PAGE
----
Day two of Grimmfest’s Christmas Horror Nights 2021 definitely featured the better double bill, and See For Me impressed me to no end. I was wary before the film started because there have been several which embrace a protagonist’s disability as a plot device. The representation was very well done here though, and clichés are virtually thrown out of the window. Skyler Davenport plays Sophie, who makes a living cat-sitting for rich folks since becoming blind (Davenport themselves is a visually-impaired actor). She has excellent spatial awareness, to the extent that she can find her way around a new place after one brief tour and look after herself just fine, only seeking help in an emergency. An emergency arises on the first night at a new gig when sophisticated crooks break into the home; and Sophie seeks help first from the police and then from Kelly (Jessica Parker Kennedy), on the other end of a phone app.

The film takes a little time to introduce its central character—and her unpredictable moral compass—thoroughly, and there was the first aspect of the film which really satisfied me: so often when we see someone with a disability on screen, they are presented either as innocent, upright individuals, or if the disability comes in the form of a scar or deformity of some sort, as twisted and wicked. Sophie is quite an individual! The story may have looked a little predictable when the three antagonists first arrived, but it was all executed so well that the originality of the partnership between Sophie and Kelly thoroughly trumped any familiar tropes; even the minor characters are well-drawn, with distinct personalities and more than competent performances. What else do you need? Oh yes: See For Me was tense, beautifully shot, and just the right length too.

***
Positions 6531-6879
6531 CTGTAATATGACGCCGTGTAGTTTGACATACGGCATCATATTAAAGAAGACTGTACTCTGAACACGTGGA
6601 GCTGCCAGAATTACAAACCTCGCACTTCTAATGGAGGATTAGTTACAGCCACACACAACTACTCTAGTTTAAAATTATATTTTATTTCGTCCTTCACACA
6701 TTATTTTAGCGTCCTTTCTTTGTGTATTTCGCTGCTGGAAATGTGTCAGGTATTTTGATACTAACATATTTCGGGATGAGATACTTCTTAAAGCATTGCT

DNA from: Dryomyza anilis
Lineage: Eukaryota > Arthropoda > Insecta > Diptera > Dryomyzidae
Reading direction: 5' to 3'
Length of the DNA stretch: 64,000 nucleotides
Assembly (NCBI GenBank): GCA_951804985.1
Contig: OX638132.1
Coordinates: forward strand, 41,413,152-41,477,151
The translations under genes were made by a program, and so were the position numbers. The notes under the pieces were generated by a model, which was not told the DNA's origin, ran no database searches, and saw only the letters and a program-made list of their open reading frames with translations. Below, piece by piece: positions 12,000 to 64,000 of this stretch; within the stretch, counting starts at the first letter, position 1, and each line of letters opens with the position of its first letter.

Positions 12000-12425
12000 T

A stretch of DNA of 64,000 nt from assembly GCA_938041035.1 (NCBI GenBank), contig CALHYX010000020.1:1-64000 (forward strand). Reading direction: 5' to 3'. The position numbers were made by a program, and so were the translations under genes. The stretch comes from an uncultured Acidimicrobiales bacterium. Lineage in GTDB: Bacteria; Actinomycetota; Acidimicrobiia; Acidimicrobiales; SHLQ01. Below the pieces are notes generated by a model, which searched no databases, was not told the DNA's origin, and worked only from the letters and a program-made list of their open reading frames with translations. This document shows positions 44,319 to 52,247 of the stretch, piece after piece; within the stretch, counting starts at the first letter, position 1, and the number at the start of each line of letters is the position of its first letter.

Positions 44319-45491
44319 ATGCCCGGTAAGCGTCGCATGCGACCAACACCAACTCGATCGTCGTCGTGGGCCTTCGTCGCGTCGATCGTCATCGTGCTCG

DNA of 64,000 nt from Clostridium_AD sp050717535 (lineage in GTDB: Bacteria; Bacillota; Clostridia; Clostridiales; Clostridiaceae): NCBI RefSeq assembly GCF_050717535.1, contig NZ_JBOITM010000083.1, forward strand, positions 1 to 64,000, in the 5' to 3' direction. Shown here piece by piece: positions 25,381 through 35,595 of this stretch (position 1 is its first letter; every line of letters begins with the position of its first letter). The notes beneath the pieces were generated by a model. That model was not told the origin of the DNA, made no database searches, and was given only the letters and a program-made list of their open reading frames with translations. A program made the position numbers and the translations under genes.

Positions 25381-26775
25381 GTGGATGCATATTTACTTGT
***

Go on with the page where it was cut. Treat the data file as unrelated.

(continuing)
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Written by Alix Turner

Alix discovered both David Lynch and Hardware in 1990, and has been seeking out weird and nasty films ever since (though their tastes have become broader and more cosmopolitan). A few years ago, Alix discovered a fondness for genre festivals and a knack for writing about films, and now cannot seem to stop. They especially appreciate wit and representation on screen, and introducing old favourites to their teenage daughter.